I didn’t want to get pregnant. A crazy night with an emotionally physical goodbye led to what I didn’t know then would be the hardest goodbye of my life. It was the summer of my sophomore year of college at a very small private liberal arts college. I was working two jobs to pay for the next semester’s tuition. I had loans for the air I breathed and was always struggling to make ends meet. I was living for free in the basement of a friends’ parents’ house, who made me tuna fish and toast for breakfast almost daily. I would come home on my lunch break in time to watch Murder She Wrote with her 70 year old parents while they made me tuna fish sandwiches for lunch.

Between working two jobs and ending a serious relationship, I was tired. I was so tired I went down to the basement and slept for nearly 24 hours, missing two entire episodes with Angela Lansbury. I got in the shower and could swear my boobs were getting bigger. They were sore and I figured I would start my period sometime soon. A week passed and still no period. Then one day at work I threw up what felt like and entire summer’s worth of tuna fish sandwiches. I started to get worried. I drove over to his house. When I showed up he was waiting on the door step. Somehow he knew. We both knew. We silently walked the block to the grocery store and bought every pregnancy test that said “accurate reading”. We went to his house and I went in to the bathroom. I’ll never forget that night.

Not but a few weeks later I started back at school. I moved back onto campus in upper classman housing with 5 other girls. I decided not to tell anyone my secret. I would be maybe 5 months along when the semester ended and I was sure I could hide it till then. Unfortunately my body didn’t want to go along with the charade. The first week back to school I was singing in a music class and passed out and hit my head on the cement floor. When I woke up I was so scared that I had lost the baby that I cried and yelled, without thinking, that I was pregnant. Soooo out went that secret. It was utter pandemonium. It started a long saga of health problems and mid lines and no chance possible chance of anonymity.

The better known I became on campus, the lonelier I felt. All I was, was the young pregnant girl, so all I became was a young pregnant girl. In my mind, the only thing I had for sure was this baby. This baby was the solution to all of my problems.

I was nearly seven months along when I gave up the dream of us getting back together. Wasn’t this God telling us that we weren’t supposed to part? As I contemplated the life I grew up in with a struggling uneducated mother, I couldn’t help but feel I had a cruel destiny ahead. I watched families with babies every where I went and I found myself yearning. I was told she was a girl and this destiny became unbearably real. Mothers told me they would live in a box on the street before they ever gave up their child. But this box was real, and I didn’t want her to grow up in it.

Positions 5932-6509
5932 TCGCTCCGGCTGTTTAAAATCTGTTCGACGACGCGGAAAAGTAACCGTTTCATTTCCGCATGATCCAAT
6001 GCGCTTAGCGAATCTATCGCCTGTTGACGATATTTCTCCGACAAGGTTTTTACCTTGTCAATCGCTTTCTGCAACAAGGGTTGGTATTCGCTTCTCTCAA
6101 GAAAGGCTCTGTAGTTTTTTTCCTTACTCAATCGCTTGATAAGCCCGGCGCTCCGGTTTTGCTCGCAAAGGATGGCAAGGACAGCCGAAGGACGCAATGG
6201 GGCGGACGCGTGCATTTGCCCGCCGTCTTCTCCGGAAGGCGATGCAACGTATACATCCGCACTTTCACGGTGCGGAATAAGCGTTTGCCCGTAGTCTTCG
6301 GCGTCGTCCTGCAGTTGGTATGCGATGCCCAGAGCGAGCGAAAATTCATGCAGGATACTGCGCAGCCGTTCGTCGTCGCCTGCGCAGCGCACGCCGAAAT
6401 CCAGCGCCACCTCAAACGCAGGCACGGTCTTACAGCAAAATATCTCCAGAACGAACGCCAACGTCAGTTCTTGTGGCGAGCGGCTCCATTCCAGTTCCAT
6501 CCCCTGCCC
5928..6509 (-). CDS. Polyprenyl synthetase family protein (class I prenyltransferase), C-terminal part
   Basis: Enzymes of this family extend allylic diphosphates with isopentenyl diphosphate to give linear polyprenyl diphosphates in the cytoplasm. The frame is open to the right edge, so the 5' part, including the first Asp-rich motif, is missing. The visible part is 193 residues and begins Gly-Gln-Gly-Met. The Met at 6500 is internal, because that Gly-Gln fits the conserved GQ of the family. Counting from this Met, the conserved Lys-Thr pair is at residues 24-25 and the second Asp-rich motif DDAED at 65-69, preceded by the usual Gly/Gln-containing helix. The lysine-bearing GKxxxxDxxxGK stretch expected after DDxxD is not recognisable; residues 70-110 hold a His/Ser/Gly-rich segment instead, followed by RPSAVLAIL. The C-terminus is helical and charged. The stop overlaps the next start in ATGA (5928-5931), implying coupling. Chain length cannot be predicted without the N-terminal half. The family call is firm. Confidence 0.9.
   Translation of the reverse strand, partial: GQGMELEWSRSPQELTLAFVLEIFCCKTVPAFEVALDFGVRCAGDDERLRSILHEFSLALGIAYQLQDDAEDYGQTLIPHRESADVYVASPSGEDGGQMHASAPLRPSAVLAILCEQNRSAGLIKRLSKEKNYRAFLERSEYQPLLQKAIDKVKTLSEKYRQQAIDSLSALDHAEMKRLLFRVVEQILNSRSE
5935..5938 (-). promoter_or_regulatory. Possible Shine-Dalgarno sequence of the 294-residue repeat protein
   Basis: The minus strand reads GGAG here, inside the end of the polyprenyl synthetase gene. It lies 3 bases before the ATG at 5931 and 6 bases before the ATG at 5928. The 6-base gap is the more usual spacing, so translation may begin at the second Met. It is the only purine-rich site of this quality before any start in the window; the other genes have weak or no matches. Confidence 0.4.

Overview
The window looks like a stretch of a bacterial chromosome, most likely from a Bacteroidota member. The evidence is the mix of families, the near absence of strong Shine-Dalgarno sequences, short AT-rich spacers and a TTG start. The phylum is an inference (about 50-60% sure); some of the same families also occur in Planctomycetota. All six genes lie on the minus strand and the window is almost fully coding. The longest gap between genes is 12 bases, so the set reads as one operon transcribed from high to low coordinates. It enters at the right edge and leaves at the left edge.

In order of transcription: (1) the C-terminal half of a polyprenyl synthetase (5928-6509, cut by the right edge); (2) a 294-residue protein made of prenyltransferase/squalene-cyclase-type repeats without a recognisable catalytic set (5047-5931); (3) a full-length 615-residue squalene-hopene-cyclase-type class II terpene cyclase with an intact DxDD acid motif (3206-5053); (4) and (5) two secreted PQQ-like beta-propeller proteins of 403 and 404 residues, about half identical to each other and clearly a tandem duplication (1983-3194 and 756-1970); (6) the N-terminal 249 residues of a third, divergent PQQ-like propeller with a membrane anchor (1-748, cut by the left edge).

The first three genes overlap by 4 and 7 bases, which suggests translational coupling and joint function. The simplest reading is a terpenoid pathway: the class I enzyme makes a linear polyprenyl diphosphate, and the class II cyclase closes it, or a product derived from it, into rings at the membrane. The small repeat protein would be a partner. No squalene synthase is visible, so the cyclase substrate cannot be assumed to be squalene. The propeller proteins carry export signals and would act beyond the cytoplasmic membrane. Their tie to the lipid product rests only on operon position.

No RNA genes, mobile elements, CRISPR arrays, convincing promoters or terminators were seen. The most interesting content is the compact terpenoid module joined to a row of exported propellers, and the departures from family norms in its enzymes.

I decided I would just take a look at adoption. I didn’t know much about it and after learning about the process I decided to look at profiles of hopeful parents. When I wasn’t at the hospital for my health, or at class for my financial investments, I was reading profiles of perspective adoptive families.

After a lot of thought and prayer I decided I wanted to meet one family that stood out to me among the thousands. The moment I met them I knew it was right.

The day she was born I thought my heart would explode with love. I never knew I could love someone so much and so deep. When the time came three days later for me to give her to them, I just couldn’t do it. I dragged me feet and cried and whaled. How could I do this? How could I hand my heart to someone else? It was the hardest day of my life.

She is turning six years old this week. I see her about twice a year or whenever I’m in her state or she is in mine. She calls me on my birthday and I on hers. She sometimes writes me random emails or texts me with the help of her mom. She has an older sister and a younger brother and a life that most six year olds dream about.

I don’t braid her hair or make her cookies. I don’t sing her to sleep or take her to school. But I am a mom to her nonetheless and she will always have my heart.

And as for me, I’m now married (no not to him, but he found someone else too) and as happy as ever. We haven’t started our family yet but I know when the time comes that the love is inside of me, because I am already a mom.

From Anonymous. (If you have questions for the author, she let me know I can share her email address.)

PS  — Look at these amazing birth photos (like the one above) on Missy Lang’s blog. And here’s a series by Kim Borchert on why she decided to have a homebirth.

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Note from Design Mom: throughout my pregnancy, I’ve been posting advice, memories and stories about pregnancy, childbirth, adoption and growing a family on Wednesdays. I just had my baby and am taking a blogging break for a week or so. I’ve received so many wonderful stories and thought it would be great to post as many as I can during this little “maternity leave.” You can find all the stories in this series by clicking here.